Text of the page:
Atlantic City casting directors say the local economy would see more jobs and private investment if New Jersey offered better tax incentives to attract filmmakers.

Stefanie Ryan-Showell, of Weymouth Township, and her mother, Ursula Ryan, of Galloway Township, run the Atlantic City casting office Weist-Barron-Ryan of New York. They have helped studios cast movies such as the 2011 Tom Hardy drama “Warrior” and Jennifer Aniston’s comedy “The Bounty,” both of which were shot partially in Atlantic City.

The Silver Screen is full of homegrown New Jersey talent from actors to screenwriters and directors and would see more Hollywood interest if it matched incentives offered by other states, Ryan-Showell said.

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“They don’t realize how much money and jobs a movie brings to the area,” she said.

New Jersey provides a 20 percent tax credit for producers who spend at least 60 percent of their budgets in-state, according to the Motion Picture Association of America. By comparison Pennsylvania, Maryland and New York offer incentives of 25 percent to 30 percent.

The two casting directors are calling on New Jersey lawmakers to help the local film industry compete with those neighboring states. The walls of their office are covered with New Jersey movie set photos: Matt Damon on the set of “Rounders,” Robert DeNiro on the set of “Analyze This,” and the cast of “Sex and the City.” But New Jersey is losing many productions, they said.

Michigan, which has the nation’s highest tax incentives of as much as 42 percent, attracted a permanent Hollywood presence with the opening of several new film studios, which produced movies such as “The Ides of March” and “Oz the Great and Powerful.”

“If we gave producers a higher tax-credit incentive, they would film more often in the Garden State,” Ryan-Showell said.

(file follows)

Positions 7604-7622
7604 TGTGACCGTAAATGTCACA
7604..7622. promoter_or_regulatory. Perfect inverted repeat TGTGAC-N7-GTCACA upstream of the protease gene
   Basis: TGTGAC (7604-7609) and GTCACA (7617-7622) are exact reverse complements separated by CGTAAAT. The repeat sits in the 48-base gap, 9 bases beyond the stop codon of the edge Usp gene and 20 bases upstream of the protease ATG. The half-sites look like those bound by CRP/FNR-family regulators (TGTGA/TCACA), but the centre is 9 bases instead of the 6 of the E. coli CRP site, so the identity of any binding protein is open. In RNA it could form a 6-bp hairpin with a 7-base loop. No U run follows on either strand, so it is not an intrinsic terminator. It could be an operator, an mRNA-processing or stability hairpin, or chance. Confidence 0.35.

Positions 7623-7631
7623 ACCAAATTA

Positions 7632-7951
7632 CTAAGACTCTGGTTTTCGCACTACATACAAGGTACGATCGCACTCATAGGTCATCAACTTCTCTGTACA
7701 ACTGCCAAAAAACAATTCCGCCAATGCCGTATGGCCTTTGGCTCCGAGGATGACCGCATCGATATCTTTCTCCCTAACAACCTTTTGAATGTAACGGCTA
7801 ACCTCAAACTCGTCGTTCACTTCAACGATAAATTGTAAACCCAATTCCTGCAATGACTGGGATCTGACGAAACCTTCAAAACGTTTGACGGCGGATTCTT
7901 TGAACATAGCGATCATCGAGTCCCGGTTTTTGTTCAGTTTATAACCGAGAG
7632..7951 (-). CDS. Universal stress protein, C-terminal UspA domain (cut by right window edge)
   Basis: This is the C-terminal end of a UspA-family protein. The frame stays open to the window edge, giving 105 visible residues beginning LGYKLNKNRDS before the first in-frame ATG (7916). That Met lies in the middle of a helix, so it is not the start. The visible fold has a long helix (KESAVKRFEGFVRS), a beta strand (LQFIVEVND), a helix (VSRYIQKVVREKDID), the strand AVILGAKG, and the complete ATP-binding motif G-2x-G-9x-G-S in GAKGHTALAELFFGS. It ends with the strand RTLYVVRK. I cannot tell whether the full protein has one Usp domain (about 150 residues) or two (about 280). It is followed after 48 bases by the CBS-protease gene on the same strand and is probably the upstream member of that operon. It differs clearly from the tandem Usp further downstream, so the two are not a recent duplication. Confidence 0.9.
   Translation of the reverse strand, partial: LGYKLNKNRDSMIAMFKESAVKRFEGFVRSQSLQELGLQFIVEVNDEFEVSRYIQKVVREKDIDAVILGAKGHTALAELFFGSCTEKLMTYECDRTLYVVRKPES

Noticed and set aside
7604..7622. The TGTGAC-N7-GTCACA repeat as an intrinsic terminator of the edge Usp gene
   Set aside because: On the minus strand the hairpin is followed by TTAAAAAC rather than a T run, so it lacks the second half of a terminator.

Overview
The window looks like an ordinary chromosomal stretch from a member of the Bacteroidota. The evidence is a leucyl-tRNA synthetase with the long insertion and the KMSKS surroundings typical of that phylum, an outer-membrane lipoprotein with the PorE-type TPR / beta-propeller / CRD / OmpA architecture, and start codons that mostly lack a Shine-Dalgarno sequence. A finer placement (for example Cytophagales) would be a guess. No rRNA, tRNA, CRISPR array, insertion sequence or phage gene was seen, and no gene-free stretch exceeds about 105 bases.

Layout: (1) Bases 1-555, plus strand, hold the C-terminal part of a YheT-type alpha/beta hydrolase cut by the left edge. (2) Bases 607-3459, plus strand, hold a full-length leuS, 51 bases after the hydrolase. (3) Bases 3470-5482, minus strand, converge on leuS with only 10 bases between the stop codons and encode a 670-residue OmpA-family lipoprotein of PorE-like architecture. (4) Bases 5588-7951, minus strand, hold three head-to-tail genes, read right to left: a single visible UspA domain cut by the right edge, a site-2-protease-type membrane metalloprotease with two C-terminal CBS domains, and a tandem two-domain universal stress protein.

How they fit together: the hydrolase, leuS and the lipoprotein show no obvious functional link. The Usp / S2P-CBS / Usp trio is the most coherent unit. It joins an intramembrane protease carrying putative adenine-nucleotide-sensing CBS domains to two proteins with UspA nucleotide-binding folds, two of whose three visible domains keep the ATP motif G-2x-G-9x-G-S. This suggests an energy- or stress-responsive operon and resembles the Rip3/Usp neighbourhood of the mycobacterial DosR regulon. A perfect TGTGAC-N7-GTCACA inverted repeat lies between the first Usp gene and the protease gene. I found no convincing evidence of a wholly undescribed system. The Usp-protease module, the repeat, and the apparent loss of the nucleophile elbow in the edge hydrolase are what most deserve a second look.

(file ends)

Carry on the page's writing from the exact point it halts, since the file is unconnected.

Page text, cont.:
The crew for “Warrior” rented space at the Atlantic City Convention Center and an Atlantic City beach bar for its 10-day shoot, she said. But most of the film was shot in Pittsburgh to qualify for Pennsylvania’s better tax deal, she said.

The crew hired hundreds of extras, stayed at casino properties and rented a local helicopter to shoot aerials. Actors such as Gene Bozzi, of Linwood, got paid extra for working more than 12-hour days during that shoot.

“We went into golden time on that one,” said Bozzi, who works as a financial advisor in Northfield.

Bozzi auditioned and read lines last week for a part in a new feature film about homelessness to be shot largely in Atlantic City. The screenplay was written by former Pleasantville resident Harris Haith, who is also working on a biopic about boxer George Foreman.

“A major movie can employ thousands of people,” Haith said. “We use local people so they don’t have to worry about travel expenses for the actors and crew. And the film industry is almost recession-proof.”

Not every state is willing to give tax deals to lure Hollywood. At least 10 states offer no significant incentives, according to the MPAA.

Seth Grossman, a Linwood resident who is running for governor, has been a vocal critic of tax subsidies for private industry.

“The problem is not just with the movie industry, but with every industry from Lenox China to Ocean Spray cranberry,” he said. “New Jersey taxes, lawsuits, and electric bills are too high for any business to make a profit here without getting some bribe, tax abatement or other special deal from the government. The problem is that every time you make a special deal to help one industry, you make it harder for everyone else to succeed and the economy gets worse.”

The Tax Foundation, a non-partisan nonprofit group based in Washington, studied the issue of film incentives in 2010 and concluded they failed to live up to the promises of encouraging economic growth and generating tax revenue.

“States claim these incentives create jobs, but the jobs created are mostly temporary positions, often transplanted from other states,” the group said. “Competition among states transfers a large portion of potential gains to the movie industry, not to local businesses or state coffers.”

Eric Hughes, a movie director from Ocean City, said tax credits have huge appeal to larger studios, but not necessarily smaller, independent filmmakers.

He shot a movie starring “Pulp Fiction” actor Peter Greene called “Turnabout” in New Jersey and is in post-production now for his next feature film called “Pacing the Cage.”

“A lot of studio films are shot in Toronto where they get a lot of breaks. You can make films there for a fraction of the cost,” he said.

Hughes said it was easy to get local permission to shoot in places like Ocean City, Somers Point and Avalon, which was a major benefit.

“It’s easy to shoot a film in this area. They’ll work with you,” he said. “I can’t imagine why more films aren’t made in Atlantic City. That baffles me. It’s such a great backdrop for a movie.”

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